You would be surprised just how many items in our lives have electroplating. From your car when driving to work to the jewelry worn on special occasions, commercial manufacturing processes rely on this process to protect metals, as well as plastics, by coating them with an exterior layer of metal. While the most well-known reason to electroplate items is to improve their outward appearances, manufacturers also select different coating products to provide additional advantages to these objects.
Electroplating involves using electricity to attach a coating of metal onto an object. Think of this method as a large battery where there is an anode, a cathode and an electrolyte solution. Instead of producing power, the cathode will consist of the object that will be coated and an electrolyte bath consisting of the metal which will coat the object. The anode will be the same metal as the electrolyte bath. A voltage is applied to the anode, making metal ions form in the electrolyte bath as these ions become attracted to the cathode and deposit on it to create the metal layer.
Advantages to Different Coating Products
Numerous metals are used to coat different items. Silver and gold are precious metals that can be applied to add a more lustrous appearance. Yet these metals along with brass, copper, tin, nickel, tin lead, palladium and cadmium also provide advantages to the mechanical and electrical properties of objects.
Nickel Electroplating: Nickel is a commonly-used product for manufacturers. This plating is corrosion resistant, reduces friction on moving parts, and can withstand high temperatures when it is combined with zinc. Zinc-nickel plating alloys are also sought after by manufacturers to prevent “whisker” protrusions of metals that can occur when electrical components experience shorts and sparks. In addition, nickel plating may also be used as a base layer when plating with another material for better adhesion to the object.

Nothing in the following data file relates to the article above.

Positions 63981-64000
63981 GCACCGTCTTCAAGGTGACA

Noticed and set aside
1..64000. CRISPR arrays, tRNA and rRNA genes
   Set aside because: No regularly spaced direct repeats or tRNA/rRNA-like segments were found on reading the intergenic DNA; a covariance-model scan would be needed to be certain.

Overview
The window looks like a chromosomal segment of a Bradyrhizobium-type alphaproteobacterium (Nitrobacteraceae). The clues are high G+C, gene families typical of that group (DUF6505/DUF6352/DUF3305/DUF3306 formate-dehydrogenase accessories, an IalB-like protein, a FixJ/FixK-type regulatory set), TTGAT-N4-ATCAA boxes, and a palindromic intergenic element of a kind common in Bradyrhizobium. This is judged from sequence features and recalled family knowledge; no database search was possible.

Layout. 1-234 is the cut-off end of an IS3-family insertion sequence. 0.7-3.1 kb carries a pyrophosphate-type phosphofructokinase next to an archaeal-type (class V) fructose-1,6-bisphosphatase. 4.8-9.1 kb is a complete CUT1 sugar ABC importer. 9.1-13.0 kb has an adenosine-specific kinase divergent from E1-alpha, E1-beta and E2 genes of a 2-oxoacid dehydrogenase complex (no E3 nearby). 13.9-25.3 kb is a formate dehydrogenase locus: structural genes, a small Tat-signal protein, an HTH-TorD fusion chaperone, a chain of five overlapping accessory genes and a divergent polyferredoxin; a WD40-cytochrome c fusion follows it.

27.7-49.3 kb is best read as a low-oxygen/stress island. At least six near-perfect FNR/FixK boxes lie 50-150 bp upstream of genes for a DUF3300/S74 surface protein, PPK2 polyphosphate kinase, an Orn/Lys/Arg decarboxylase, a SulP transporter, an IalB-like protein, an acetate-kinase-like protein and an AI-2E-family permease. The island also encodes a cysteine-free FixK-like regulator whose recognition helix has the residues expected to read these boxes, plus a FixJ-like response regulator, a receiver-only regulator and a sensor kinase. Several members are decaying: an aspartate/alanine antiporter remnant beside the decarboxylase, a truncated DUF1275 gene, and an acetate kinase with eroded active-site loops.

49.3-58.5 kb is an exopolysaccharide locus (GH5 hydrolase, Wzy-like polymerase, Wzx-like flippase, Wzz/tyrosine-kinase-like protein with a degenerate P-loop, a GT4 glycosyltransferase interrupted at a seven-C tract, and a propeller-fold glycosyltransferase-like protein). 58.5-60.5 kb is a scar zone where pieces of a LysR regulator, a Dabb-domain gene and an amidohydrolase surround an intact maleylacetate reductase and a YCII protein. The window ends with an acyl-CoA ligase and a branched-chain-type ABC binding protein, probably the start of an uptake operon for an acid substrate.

Copper Electroplating: Like nickel, copper is a plating material that is often used as a base layer when adhering another metal, such as chromium or nickel, to an object. It has excellent thermal and electrical conductivity, making it an ideal plating for electronic parts.
Tin and Tin Lead Electroplating: Both tin and tin lead plating offers corrosion resistance and great solderability. Tin by itself is considered non-toxic. However, it can develop tin whiskers when applied to electronics. To prevent this issue, tin lead plating will be used. Another great advantage to tin and tin lead is its ductility, as objects can be bent and stamped without experiencing damage.
Zinc Electroplating: Zinc is found in many alloys including brass and zinc-nickel. Yet when used by itself during the electroplating process, it helps to galvanize other metals including steel. Zinc provides corrosion resistance and offers a luster to improve the product’s appearance.
Brass Electroplating: As a combination of copper and zinc, brass is mainly used as a decorative plating layer. It can also be used to protect the substrate when placed on as a base layer when other metals will be electroplated on top, as the brass prevents the substrate metal from migrating.
Cadmium Electroplating: When plating with cadmium, this metal often acts as a sacrificial anode. The coating will be used in corrosive environments as it will dissolve away first to protect the substrate.
Selecting the right electroplating material will be based on the type of substrate that the plating will be adhered to, the application, and environmental factors. Here at Belmont Metals, we provide electroplating metals for manufacturers in a range of industries, including automotive, aerospace and jewelry makers. Contact us today to discuss your application and metal material needs.